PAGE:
We’ve already covered why consensus doesn’t equal project success [“Why consensus doesn’t always equal project success (and what you can do about it)"], but stakeholders who claim to have reached consensus when they really haven’t can also be a problem for project teams. Use our list to see if disagreement is lurking among your stakeholders.
1– Key stakeholders no longer attend strategic meetings. It’s far easier to feign agreement when you don’t actually sit in on essential planning sessions and other discussions. Even with a busy schedule and other groups competing for their attention, a stakeholder who’s comfortable with a project’s progress and direction will still make time to occasionally attend team meetings and offer face-to-face support.
2 – Final funding still hasn’t been approved. We all deal with garden-variety corporate delays, but if your key stakeholders have influence over budget matters and you still haven’t received the money you need, it could be a worrying sign. Your champion may disagree with the project’s direction, or could be withholding support in a bid to get their way on a key decision that’s still pending.
3– Negativity rules every discussion. A stakeholder who constantly questions the team’s ability to succeed almost certainly disagrees with some portion of the project plan. In the absence of support, they resort to criticism.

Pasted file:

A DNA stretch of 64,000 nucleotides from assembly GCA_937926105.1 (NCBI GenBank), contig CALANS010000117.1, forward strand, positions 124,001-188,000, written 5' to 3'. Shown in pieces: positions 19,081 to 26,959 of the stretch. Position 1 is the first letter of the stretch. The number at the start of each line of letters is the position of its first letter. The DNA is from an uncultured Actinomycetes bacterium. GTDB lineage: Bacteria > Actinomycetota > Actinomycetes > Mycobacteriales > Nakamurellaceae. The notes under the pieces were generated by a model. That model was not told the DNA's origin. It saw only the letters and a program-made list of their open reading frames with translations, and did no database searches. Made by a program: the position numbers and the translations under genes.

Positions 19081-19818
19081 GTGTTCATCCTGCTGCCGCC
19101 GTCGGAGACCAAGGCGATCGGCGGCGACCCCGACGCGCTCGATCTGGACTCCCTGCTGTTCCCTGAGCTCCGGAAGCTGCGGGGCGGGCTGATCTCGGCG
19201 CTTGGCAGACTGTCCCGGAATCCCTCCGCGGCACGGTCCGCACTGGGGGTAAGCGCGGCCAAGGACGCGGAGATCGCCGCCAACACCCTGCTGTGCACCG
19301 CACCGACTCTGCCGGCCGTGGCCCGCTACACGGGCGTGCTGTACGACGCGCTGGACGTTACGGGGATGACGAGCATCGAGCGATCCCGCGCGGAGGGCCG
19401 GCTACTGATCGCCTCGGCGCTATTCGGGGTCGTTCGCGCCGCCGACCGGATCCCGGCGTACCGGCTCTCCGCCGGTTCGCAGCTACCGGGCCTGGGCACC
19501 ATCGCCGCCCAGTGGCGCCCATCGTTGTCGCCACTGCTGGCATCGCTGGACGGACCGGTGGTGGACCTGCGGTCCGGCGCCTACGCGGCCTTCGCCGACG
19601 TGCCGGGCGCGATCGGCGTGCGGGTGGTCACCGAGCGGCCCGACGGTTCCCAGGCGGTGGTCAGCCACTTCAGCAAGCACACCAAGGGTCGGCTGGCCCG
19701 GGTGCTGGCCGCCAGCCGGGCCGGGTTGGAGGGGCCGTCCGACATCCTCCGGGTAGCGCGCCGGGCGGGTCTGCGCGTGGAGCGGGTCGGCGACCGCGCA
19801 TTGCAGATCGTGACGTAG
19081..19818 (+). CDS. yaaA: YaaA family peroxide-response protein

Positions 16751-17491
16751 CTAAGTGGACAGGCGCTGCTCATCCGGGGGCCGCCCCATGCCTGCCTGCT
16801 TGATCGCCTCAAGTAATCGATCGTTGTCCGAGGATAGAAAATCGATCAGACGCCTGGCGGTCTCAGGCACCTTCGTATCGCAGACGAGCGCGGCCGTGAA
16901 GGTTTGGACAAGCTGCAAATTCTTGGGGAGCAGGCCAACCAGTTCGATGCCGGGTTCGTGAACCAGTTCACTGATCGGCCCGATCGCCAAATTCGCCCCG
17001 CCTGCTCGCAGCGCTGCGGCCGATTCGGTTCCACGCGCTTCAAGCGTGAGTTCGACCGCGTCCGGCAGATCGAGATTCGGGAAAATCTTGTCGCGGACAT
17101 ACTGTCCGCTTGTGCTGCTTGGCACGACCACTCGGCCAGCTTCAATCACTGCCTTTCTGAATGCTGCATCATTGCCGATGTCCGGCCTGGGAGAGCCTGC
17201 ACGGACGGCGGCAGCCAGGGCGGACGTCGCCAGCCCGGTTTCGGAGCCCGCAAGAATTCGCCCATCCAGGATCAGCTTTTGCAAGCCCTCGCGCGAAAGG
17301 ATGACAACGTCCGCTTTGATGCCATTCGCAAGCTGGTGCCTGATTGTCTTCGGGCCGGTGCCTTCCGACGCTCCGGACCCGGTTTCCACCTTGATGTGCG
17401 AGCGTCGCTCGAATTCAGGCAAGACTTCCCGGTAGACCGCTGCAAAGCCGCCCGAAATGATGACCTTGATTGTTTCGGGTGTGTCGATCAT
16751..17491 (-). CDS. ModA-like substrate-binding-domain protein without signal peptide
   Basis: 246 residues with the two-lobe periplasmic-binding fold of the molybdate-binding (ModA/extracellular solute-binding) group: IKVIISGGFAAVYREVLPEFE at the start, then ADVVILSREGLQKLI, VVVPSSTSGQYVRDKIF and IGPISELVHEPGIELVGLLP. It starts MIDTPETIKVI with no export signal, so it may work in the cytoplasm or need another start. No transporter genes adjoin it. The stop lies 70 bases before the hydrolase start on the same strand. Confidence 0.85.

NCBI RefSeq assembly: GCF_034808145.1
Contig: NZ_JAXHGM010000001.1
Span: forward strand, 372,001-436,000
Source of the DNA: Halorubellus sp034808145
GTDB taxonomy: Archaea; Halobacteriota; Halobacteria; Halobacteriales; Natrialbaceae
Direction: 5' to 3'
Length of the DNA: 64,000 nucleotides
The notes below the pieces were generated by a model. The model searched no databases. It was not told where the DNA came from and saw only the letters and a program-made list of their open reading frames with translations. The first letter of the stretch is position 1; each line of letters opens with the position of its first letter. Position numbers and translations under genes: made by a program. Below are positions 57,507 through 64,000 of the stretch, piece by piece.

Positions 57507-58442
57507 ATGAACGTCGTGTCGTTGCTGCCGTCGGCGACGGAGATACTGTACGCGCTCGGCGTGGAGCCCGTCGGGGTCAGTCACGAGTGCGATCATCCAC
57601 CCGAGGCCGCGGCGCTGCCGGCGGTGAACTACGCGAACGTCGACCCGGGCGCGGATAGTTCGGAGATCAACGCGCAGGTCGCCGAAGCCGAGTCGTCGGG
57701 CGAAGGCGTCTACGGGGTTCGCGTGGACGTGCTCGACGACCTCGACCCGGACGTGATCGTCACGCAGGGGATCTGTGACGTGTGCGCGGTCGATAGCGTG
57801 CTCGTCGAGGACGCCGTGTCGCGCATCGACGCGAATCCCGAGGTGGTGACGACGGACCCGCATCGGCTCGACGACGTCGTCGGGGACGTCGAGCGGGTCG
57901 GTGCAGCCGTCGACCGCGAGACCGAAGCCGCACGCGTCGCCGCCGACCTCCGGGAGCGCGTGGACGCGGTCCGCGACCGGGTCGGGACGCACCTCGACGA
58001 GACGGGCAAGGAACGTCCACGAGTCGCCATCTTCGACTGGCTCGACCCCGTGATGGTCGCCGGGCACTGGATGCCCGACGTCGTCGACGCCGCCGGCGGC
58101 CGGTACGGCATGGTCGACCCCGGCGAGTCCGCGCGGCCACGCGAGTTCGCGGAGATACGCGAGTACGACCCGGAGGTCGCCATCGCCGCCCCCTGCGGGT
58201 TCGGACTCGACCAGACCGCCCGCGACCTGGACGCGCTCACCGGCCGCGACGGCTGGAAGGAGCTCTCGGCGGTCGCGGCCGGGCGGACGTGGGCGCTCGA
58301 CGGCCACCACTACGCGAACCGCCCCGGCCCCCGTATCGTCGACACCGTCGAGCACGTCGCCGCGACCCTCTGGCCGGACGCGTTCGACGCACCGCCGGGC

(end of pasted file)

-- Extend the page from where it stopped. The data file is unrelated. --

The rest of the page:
4– Strategic discussions continually circle back to the most basic elements of the project. When stakeholders aren’t satisfied with the more advanced portions of your project management team’s proposal, it’s common for them to return to those aspects everyone does agree on (without making progress on the more contentious issues, unfortunately).
5– Contingency planning is being discouraged. Examining the risk of glitches and making arrangements to address potential issues is a vital aspect of project management, but stakeholders may try to stymie these activities if they aren’t sure you’re on the right path in the first place.